Realizing that opening up the communications channels with existing customers and potential future ones using blogs, Wikis, social networking sites including Friendfeed, Facebook, Twitter and all the rest will require your company to change too. Don’t sign up for all these social networking sites unless your company has a mandate for change already – because earning a reputation for responsiveness is so much more important than just using these new mediums for self-promotion. If the greatest and most positive aspects of social networking and Web 2.0 are going to lead to lasting change in your company, then get a mandate for change. The bottom line is that companies who are making social networking work have significant skin in the game and show their commitment to responsiveness by changing process, policies and procedures to better serve their customers and earn new ones.
Lesson 4: Social Networking Is For People Not Corporate Logos
The proliferation of faceless corporate accounts on many of these social networking sites is understandable yet is the essence of the gulf I’ve seen growing on Twitter for example emanates from this practice. Comparing the Twitter account @comcastcares who is Frank Eliason, Director of Digital Care for example versus any of the legions of companies who have accounts that are not staffed by anyone illustrates this point. If you set up a Twitter account in your company be sure to have a specific person or team of people mentioned, as Dell does. The bottom line is that social networking is about people connecting with each other, not with corporate logos. David Meerman Scott reflects on this development in his blog post Attention Marketers: Time to stop abusing Twitter.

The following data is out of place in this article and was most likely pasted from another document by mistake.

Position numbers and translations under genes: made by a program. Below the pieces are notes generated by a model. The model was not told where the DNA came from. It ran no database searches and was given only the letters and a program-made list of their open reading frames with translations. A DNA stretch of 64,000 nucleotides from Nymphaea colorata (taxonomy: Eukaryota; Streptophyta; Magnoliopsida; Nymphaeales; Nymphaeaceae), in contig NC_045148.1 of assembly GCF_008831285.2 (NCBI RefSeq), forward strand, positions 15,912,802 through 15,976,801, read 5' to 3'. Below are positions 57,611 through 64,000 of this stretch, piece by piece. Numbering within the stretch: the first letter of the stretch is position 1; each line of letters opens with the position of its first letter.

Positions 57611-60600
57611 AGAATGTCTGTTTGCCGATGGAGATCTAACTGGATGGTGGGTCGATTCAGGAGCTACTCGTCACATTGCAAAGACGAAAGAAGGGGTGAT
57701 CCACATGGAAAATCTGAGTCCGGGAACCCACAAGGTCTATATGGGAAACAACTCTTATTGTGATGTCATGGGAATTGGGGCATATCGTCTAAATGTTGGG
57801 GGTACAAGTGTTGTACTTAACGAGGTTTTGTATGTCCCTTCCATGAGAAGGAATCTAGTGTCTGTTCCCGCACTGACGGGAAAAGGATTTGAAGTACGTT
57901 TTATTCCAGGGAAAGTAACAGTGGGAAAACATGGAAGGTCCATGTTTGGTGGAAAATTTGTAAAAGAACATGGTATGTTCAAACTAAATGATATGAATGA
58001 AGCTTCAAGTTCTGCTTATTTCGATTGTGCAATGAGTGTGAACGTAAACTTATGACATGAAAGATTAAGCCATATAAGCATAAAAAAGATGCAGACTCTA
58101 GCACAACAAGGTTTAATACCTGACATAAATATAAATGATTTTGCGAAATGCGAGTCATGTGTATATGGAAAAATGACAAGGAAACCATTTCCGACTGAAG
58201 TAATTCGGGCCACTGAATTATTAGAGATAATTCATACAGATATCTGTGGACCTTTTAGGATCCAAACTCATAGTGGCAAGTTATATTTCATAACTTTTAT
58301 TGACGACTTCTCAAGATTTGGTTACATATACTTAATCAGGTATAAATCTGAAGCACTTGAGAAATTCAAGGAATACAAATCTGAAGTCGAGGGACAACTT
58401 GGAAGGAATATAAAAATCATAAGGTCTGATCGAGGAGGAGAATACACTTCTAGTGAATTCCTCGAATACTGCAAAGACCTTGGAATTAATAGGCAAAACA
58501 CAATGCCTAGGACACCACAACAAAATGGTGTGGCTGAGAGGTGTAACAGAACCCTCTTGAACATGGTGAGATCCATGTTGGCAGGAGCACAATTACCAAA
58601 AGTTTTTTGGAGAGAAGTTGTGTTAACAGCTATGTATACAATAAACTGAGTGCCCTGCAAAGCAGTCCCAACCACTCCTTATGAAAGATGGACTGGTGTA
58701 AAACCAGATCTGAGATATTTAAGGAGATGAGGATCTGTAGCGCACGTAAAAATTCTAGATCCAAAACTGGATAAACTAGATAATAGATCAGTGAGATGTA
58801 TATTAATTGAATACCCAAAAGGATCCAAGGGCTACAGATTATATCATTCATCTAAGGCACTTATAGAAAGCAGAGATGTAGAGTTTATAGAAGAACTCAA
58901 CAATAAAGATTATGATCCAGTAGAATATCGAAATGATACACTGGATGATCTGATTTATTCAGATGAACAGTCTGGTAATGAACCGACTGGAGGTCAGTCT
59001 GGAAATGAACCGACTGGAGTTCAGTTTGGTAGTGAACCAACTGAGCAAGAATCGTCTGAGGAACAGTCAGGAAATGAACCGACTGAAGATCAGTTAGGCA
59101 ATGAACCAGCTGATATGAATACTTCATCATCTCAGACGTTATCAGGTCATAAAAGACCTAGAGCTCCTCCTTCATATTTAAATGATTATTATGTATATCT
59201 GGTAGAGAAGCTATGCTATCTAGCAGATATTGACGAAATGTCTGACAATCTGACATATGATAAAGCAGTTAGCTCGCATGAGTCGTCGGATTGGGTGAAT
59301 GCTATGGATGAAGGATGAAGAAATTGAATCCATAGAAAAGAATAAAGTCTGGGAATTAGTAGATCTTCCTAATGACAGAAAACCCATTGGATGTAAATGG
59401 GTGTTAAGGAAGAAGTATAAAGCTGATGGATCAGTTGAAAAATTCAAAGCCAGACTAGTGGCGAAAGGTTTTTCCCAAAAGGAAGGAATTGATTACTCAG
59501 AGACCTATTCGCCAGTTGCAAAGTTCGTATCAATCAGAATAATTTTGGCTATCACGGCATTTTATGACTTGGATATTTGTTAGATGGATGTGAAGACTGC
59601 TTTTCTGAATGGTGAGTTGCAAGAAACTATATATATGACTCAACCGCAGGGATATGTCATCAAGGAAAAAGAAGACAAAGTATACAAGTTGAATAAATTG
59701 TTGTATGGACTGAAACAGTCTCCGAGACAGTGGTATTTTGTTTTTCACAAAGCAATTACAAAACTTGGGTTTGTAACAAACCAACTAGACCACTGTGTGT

Teaching your website and company to speak Web 2.0 is not all about rushing out to get corporate accounts on every social networking site you can find. It is about the following however:
- When in doubt keep the jargon and techno babble out of all Web copy. Simplify and tell it like it is, don’t obfuscate who or what your company is. Simplicity is the new black.
- Producing content on a regular basis is much more important than getting a given page perfect that will stand the test of time. Streamlining how content gets updated on your website is so much more important than getting a corporate account on yet another social networking site.
- Link like you mean it. Too often links on site go dead after re-designed and never get fixed, yet this is one of the most critical areas of serving others with content. Resolve to fix these links and get your entire site audited for navigation now.
- RSS feeds need to be in place before any site goes live. RSS readers are slowing replacing CNN.com, FoxNews.com and other traditional news sites as are social networks. Get your content entirely compatible with RSS so it can be quickly and globally shared.
Bottom line: Web 2.0 is all about service to your customers and others interested in your company’s expertise and knowledge. Serving with a genuine and transparent interest in enriching them and others is truly what matters. Don’t be deluded by follower counts and all the rest; it just will distract you and your company from what matters most: serving and enriching others and learning more yourself.